The bus stopped under the portico of the terminal building, a two-story structure of typical British architecture used in the Far East.  B.O.A.C. personnel came out to usher the passengers into the terminal.  Inside the light and airy reception area it was organized chaos; the passengers were directed to the counters as representatives of the Siamese government inspected their passports and asked their set questions before stamping the little booklets.

    The lepine doe removed her sunglasses, brown eyes adjusting to the dimmer interior as she and her secretary queued up at the end of a line.  She and the rat femme held out their passports to the Siamese official to inspect.

    “Ah, Miss Bannon, is this trip for business or pleasure?” was the accented question.

    “A little of both,” countered Jade in the breathy reply of the socialite.  “I have some family here that my father wanted me to check up on while on vacation.”  She rolled her eyes as if the idea bored her.  “It has been ages since I was last here and hoping for changes to the better, if you know what I mean.”

    The monkey nodded his understanding, though he couldn’t care less for what she would regard as ‘changes for the better’.  “Siam has become a very dynamic country now, Miss Bannon, since our revolution six years ago to force the monarchy to the will of the people.  We have been striving since then to shake off the foreign domination of our homeland, our trade, and economy.  And we are working hard to eliminate the Chinese influence that is a canker in our beloved country.”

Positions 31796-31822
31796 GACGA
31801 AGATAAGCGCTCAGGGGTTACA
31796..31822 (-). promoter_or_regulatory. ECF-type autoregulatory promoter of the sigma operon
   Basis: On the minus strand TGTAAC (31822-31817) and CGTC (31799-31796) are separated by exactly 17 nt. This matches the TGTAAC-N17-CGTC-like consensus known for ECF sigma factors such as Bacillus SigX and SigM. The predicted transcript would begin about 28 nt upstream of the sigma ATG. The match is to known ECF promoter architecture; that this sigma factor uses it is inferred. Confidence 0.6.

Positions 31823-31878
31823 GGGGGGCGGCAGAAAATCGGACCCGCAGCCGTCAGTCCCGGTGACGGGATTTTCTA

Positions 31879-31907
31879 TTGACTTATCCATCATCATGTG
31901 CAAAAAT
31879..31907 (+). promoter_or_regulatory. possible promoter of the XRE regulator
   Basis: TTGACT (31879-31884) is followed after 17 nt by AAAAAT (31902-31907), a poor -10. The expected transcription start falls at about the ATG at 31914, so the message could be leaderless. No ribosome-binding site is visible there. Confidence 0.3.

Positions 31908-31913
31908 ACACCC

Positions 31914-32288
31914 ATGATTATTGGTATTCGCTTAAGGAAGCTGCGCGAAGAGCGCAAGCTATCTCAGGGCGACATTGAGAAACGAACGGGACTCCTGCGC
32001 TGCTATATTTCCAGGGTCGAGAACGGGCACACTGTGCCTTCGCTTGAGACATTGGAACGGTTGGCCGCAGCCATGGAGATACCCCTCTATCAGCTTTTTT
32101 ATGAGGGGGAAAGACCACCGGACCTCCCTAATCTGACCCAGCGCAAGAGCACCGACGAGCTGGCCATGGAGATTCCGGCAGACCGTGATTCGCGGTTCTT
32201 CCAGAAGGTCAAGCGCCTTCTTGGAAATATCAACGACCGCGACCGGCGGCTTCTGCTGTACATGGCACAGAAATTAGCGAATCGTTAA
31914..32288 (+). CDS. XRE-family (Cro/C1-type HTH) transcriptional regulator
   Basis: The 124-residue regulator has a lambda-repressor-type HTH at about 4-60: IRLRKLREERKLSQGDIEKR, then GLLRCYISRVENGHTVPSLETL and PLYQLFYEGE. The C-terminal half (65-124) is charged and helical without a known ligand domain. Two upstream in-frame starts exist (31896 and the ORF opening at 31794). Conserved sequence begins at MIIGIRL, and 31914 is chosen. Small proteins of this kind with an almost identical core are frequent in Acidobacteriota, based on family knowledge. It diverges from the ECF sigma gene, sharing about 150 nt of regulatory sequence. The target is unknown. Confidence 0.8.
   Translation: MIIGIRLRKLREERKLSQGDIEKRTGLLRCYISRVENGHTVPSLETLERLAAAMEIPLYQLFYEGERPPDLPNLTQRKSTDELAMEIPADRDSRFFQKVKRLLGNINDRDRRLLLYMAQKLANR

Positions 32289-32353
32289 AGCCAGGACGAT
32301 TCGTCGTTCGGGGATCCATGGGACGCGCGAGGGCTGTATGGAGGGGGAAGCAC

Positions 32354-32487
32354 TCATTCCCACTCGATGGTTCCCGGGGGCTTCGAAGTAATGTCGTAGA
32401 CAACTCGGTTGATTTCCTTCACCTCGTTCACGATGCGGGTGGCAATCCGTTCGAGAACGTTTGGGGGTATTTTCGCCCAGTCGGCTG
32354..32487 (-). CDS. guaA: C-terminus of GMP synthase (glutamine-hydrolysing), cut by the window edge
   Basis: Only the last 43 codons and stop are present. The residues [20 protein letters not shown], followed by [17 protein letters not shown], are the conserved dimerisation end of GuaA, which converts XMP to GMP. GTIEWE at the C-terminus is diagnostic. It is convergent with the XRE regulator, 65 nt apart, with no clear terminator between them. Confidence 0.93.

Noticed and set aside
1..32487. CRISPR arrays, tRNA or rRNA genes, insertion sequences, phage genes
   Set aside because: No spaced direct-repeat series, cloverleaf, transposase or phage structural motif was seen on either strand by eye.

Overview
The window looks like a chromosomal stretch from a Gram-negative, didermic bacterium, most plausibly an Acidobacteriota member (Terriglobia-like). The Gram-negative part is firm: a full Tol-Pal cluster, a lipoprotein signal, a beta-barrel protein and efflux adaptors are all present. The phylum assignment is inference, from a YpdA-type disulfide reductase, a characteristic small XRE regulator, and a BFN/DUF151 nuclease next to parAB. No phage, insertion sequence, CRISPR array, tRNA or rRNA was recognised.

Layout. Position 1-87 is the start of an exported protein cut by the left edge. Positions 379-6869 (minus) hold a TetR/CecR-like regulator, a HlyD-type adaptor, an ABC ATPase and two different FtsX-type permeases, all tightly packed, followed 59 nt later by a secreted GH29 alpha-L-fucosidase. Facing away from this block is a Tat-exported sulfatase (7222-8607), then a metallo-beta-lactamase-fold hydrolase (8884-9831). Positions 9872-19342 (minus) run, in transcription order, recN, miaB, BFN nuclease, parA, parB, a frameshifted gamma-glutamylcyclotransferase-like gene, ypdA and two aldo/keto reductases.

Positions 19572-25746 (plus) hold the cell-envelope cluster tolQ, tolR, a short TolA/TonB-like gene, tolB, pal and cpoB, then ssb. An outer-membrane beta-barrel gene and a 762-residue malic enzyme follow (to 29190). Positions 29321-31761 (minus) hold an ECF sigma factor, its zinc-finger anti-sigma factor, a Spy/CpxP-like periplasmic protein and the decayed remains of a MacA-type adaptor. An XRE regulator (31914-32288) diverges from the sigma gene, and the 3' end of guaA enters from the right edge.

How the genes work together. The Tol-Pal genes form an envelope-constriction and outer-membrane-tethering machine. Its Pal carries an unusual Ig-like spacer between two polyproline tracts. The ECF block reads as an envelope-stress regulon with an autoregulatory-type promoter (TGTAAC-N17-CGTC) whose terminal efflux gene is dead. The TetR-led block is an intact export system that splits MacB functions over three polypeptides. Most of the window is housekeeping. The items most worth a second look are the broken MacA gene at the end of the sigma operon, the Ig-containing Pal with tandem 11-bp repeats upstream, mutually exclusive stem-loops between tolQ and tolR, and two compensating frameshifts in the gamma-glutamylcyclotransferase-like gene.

Jade felt the words as a physical slap to her face.  Xin Xue had warned of the growing sentiment among the Siamese population over the presence of those of Chinese birth.  Jade’s mother was Siamese of Chinese parentage, and her family had worked hard at integrating themselves into the Siamese society.  The doe gave Ming Xue a glance and was surprised to see the young rodent woman standing rigid before the counter, her face a hard mask and an icy glare in her dark brown eyes.

    The monkey did not seem to notice as he went through the monotonous routine of stamping and signing the femmes’ passports.  The doe laid a hand on the other’s shoulder and gave a slight shake.  Ming Xue snapped out of her slow burn, fixing her companion with the icy glare instead.

    “Thank you for the warning,” said Jade with a cheery smile that she didn’t feel.  “I would have made such a blunder in doing business with my cousins, you know.”  She finished by placing the palms of her hands together in a prayer-like gesture while bowing her head slightly.

    “Thank you”, she said in flawless Thai.

      The customs agent looked up in wide-eyed surprise.  He stared at the tall Eurasian femme before recovering himself.  He repeated the gesture, the wai, answering, “And thank you for coming to our beautiful country.  Please enjoy your visit.

    Taking the young rodent femme by the shoulders, Wu Hsing Jade, aka ‘Jade Bannon’, nearly hustled Ming Xue – Mai Ling – out the door.  Once more in the open, Ming Xue shook off the hand, storming away several feet before stopping to tremble in rage.

    “Don’t, Xue!  Don’t make a mess of this before we even started,” growled Jade.